Lazy Man’s other name is “the MonaVie blogger” who stands for the rights of customers who’ve been overly charged by a juice drink …. we need to give him a superhero outfit for this one day. 🙂 I heard he looks good in a onesie!

Lazy Man and Money April 27, 2010 at 2:54 pm

Who doesn’t look good in a onesie?

John Wilsons August 5, 2010 at 11:51 pm

Containing antioxidants, amino acids and vitamins, Monavie juices are regarded as diet and weight loss supplements. Ours is a trustworthy resource of procuring acai berry juice which is rich in proteins, fiber and essential fatty acids.

Monavie juices have been raved by many doctors and health professionals as a great product for improving health. You can procure these health improving products from our site which offers these at affordable prices.

John Wilsons

Silicon Valley Blogger August 6, 2010 at 10:06 am

@John Wilsons,
I don’t agree with you…. you are obviously doing a pitch for your product. From the facts I’ve read, Monavie is NOT the health drink you tout. It is a much more expensive juice drink that people are trying to sell at higher price points because of the so-called “health healing” properties. At best, it’s a placebo.

I like the taste of Monavie though, but my friends have shown me alternatives that are tastier and cheaper.

Winston Smith August 25, 2010 at 6:16 pm

Evan (above) is obviously a man who has a price.

However, not everyone does, of course. And I’m sure we all know what the difference is between those who have one and those who don’t.

The Great Product November 21, 2010 at 6:45 pm

People call it a scam because they are not sure what it is!! They say it sounds too good to be true!! But they never experience the value of the product or tried the business behind it!!

It has helped me get back in the best shape of my life! Not just because I use it but because I made the changes necessary to maintain a healthy life style, otherwise ignored before I got involved with this amazing product.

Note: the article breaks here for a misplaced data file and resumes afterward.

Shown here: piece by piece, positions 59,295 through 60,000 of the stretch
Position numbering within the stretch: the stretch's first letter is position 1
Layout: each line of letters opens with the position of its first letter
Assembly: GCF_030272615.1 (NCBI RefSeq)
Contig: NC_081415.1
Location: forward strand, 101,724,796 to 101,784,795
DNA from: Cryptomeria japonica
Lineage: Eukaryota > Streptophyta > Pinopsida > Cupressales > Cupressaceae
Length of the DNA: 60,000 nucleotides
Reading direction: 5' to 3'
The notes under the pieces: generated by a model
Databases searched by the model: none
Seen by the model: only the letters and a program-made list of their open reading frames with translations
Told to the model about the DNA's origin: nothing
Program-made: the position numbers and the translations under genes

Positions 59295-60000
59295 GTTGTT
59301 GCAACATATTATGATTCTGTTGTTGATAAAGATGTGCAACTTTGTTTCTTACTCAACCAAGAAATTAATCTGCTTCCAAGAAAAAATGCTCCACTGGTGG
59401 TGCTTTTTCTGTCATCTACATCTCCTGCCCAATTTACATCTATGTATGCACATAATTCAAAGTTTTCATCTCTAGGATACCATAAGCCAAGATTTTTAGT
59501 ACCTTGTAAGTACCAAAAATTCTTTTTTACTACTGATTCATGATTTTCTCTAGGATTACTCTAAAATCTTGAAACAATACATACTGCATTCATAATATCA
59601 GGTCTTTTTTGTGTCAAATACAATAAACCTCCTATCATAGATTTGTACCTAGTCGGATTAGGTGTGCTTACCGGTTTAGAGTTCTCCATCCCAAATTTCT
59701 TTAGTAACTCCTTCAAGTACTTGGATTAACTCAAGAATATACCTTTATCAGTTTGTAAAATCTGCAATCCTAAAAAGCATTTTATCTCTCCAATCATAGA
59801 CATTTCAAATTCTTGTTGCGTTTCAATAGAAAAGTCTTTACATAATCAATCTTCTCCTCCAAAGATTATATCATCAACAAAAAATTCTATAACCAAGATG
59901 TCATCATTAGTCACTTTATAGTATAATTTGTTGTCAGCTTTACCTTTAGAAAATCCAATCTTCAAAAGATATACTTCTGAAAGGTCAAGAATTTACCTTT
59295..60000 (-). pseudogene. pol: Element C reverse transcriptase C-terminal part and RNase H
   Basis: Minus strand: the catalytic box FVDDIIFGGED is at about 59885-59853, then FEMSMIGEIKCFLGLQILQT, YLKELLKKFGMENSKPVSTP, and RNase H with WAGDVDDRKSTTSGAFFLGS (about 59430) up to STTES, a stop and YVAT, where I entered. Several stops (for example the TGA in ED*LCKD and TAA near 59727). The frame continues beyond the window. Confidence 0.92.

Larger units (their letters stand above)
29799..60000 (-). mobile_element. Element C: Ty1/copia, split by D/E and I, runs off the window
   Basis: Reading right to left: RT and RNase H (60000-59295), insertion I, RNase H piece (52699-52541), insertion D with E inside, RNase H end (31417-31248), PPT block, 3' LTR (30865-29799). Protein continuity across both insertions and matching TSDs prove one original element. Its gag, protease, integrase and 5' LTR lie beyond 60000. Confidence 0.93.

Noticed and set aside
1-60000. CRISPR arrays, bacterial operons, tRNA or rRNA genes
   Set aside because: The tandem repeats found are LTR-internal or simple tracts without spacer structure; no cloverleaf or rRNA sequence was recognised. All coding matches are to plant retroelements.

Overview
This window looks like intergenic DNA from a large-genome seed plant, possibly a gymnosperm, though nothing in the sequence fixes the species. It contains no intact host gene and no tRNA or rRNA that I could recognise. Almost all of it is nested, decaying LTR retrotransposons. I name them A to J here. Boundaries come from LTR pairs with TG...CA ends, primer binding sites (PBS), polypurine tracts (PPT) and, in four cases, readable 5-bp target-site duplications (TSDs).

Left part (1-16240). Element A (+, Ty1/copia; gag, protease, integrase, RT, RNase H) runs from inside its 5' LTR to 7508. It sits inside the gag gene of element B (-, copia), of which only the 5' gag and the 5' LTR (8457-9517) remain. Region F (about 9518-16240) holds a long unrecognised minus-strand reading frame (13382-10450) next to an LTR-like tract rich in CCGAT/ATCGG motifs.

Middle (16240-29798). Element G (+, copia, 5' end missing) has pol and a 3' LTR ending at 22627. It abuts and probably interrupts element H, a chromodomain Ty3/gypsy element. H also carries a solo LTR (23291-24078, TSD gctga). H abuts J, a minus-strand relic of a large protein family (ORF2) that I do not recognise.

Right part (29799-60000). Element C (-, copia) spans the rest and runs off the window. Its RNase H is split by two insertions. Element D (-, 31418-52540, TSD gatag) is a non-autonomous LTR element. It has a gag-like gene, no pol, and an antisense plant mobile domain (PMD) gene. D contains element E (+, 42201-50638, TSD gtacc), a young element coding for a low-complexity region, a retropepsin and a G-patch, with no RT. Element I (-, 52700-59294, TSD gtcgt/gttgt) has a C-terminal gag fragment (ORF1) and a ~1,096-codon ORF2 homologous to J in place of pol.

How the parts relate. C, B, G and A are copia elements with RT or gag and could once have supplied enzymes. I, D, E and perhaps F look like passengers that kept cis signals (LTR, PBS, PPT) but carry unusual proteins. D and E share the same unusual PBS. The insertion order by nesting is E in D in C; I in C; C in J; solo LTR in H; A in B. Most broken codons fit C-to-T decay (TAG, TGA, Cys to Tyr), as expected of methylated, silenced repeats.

Nobody told me to joined the business or sold me any rich ideas. I just simply bought the product from him and to this date I still do. Again it’s my personal choice to buy it!! I don’t care about the price I like the taste and I love the product. A bottle of blue label Johnnie Walker could cost you $170.00 and yet you still buy it, and yet it’s not good for you, it could lead to many health problems. There is many cheaper brands that may do the same effect you are looking for but you want JOHNNIE WALKER BLUE LABEL PERIOD!!!

Talking negative of a product because some bad apples in the company are struggling to market themselves and failing at the business it’s very ignorant. Running around talking negative about a genuine opportunity because of their own fear of failure!!! Watch this video and see the big picture!! Be open minded and make an informed decision!!!

Peter Decosta December 19, 2010 at 10:32 pm

Monavie is a super-food for my daily life. I am very thankful for Monavie juice, as it helps me reduce my extra fat and blood pressure.

Susan Gomez December 19, 2010 at 10:50 pm

Ummmm….MonaVie health claims are totally unfounded. Sorry, that’s a fact.

MonaVie January 11, 2011 at 2:45 am

Monavie juices have been raved by many doctors and health professionals as a great product for improving health. You can procure these health improving products from our site which offers these at affordable prices.

CollegeFreshman January 25, 2011 at 1:38 pm


Johnnie’s Walking blue label what? At $170? What is that? I never heard of such a thing! Bad for me? Then why do you buy it? Personally, if you buy stuff that you know is bad for you and is also very expensive, why should I follow your advice and buy MonaVie?

Something is wrong with talking about MonaVie in a negative light? If an organization is scamming people, don’t you think it would be a great act of kindness to point it out to people before they get burned? We should be open-minded? What does that mean? Have we not listened to what you had to say? Did we not hear your side? Did we close our ears? No. We instead have corrected mistatements and pointed toward the truth. Is that being close-minded? No. A wise man will consider each point given and place it up to the light to see if it stands the test of authenticity. Do you want us to simply accept everything you say as gospel truth? The thing you are asking us to do here is akin to turning off my antivirus program and download your material.

René De Beaumarchais March 30, 2012 at 6:13 pm

Bwahaha at the pro-Monavie commenters… It’s very sad.